W3C home > Mailing lists > Public > xmlschema-dev@w3.org > April 2002

RE: Schema Design: Composition vs Subclassing

From: John Utz <utz@singingfish.com>
Date: Wed, 17 Apr 2002 08:52:48 -0700 (PDT)
To: Mark Feblowitz <mfeblowitz@frictionless.com>
cc: "'Jeni Tennison'" <jeni@jenitennison.com>, Paul Kiel <paul@hr-xml.org>, xmlschema-dev@w3.org, "Alexander Falk (E-mail)" <al@altova.com>
Message-ID: <Pine.LNX.4.21.0204170843490.27115-100000@mail.singingfish.com>


On Wed, 17 Apr 2002, Mark Feblowitz wrote:

> Yup - you got the gist.
<snip>
> Schematron is indeed well suited for this task, since the rules can be
> maintained separately, and there can be multiple sets, one for each
<snip>
> The part that most troubles many end users about using Schematron (aside
> from its sci-fi name) is that the constraints are applied by a separate
> utility - not the parser. Even if there were no significant performance
> penalty to running Schematron (i.e., even if it were run in the same JVM),
> there is still a perception problem on the part of many users, who worry
> about the extra logistics of running a separate pass and about the perceived
> added complexity.
<snip>
> co-occurrence constraints. In this way, the evaluation of the constraint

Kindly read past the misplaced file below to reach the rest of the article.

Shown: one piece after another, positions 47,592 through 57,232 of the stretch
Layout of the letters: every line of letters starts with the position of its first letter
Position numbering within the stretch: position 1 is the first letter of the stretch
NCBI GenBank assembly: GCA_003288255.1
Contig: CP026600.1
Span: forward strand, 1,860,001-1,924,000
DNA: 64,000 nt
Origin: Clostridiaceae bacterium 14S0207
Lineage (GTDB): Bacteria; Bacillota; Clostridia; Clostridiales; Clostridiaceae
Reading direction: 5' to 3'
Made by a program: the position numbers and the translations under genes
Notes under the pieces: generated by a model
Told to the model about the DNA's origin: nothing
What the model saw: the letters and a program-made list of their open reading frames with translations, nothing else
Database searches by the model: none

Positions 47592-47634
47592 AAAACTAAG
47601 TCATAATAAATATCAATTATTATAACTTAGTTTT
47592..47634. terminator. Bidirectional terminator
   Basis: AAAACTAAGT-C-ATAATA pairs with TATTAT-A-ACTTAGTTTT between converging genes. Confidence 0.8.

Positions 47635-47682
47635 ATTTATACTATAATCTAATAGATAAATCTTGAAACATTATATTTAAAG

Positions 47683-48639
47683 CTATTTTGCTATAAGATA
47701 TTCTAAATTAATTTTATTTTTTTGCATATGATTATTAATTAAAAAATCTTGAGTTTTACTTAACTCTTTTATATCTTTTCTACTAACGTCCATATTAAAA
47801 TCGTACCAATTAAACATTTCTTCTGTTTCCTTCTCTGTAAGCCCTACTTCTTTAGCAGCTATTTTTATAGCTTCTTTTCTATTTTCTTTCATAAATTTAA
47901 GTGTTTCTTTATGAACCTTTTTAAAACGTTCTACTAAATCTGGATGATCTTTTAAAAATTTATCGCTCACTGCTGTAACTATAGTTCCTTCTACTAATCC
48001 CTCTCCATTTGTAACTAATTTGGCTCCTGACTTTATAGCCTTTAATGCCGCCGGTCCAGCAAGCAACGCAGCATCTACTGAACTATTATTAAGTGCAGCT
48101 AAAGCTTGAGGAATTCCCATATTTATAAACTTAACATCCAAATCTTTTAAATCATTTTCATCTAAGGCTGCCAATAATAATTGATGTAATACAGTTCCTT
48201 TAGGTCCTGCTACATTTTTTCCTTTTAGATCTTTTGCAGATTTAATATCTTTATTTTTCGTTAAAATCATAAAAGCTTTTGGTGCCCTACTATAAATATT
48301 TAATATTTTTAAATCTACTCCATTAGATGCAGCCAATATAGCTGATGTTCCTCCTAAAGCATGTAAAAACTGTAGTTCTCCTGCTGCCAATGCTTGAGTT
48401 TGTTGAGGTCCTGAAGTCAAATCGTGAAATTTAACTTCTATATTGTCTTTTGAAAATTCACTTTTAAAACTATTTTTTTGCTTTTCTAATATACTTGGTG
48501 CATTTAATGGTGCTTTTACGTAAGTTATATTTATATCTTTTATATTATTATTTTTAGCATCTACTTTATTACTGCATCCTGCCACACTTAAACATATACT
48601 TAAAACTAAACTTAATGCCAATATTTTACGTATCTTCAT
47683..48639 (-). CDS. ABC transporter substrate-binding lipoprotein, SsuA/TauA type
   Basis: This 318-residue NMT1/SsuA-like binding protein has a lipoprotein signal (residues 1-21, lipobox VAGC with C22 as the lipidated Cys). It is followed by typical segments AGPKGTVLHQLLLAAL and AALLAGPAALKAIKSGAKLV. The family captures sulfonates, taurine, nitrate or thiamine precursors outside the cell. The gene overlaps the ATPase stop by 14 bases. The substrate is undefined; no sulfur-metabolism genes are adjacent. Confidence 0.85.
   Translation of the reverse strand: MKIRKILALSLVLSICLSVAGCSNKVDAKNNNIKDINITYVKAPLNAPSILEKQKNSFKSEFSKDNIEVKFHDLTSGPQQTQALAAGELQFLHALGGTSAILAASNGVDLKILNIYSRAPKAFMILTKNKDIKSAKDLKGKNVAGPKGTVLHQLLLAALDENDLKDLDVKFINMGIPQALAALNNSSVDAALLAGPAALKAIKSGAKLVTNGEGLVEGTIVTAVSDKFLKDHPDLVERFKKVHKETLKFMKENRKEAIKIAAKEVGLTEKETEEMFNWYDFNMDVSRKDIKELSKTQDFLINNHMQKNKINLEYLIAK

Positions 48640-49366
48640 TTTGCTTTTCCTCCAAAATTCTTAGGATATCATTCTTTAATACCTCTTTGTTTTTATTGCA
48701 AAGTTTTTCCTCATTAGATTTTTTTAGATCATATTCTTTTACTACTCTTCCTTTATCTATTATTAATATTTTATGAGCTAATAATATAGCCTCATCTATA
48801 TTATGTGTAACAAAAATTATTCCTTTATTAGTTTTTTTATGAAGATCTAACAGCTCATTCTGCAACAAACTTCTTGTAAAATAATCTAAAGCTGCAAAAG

> expressions could be done "by the parser", at least as perceived by most
> Schema users.
> 

there is a design discussion going on in xerces-dev about some new
interfaces and implementations for GrammarCaching that i had the poor
taste to attempt to hijack into a discussion about grammar parsing :-)

one of the good things that came out of my thwarted attempt was a
discussion about SchemaParsing and the interfaces thereof.

i made the argument that the interface should be public so that
developers could implement their own parsers.

managing embedded schematron in an end user transparent way was *exactly*
the rationale i had in mind for said interface.

obviously, you cant avoid a performance hit, but you can probably minimize
it alot by making sure that it happens in the same process so that you
dont have to reload/reread the grammar 2x just to do the validation.

<snip>
 
> Thanks,
> 
> Mark
> 
> ----------------------------------------------------------------------------
> ----
>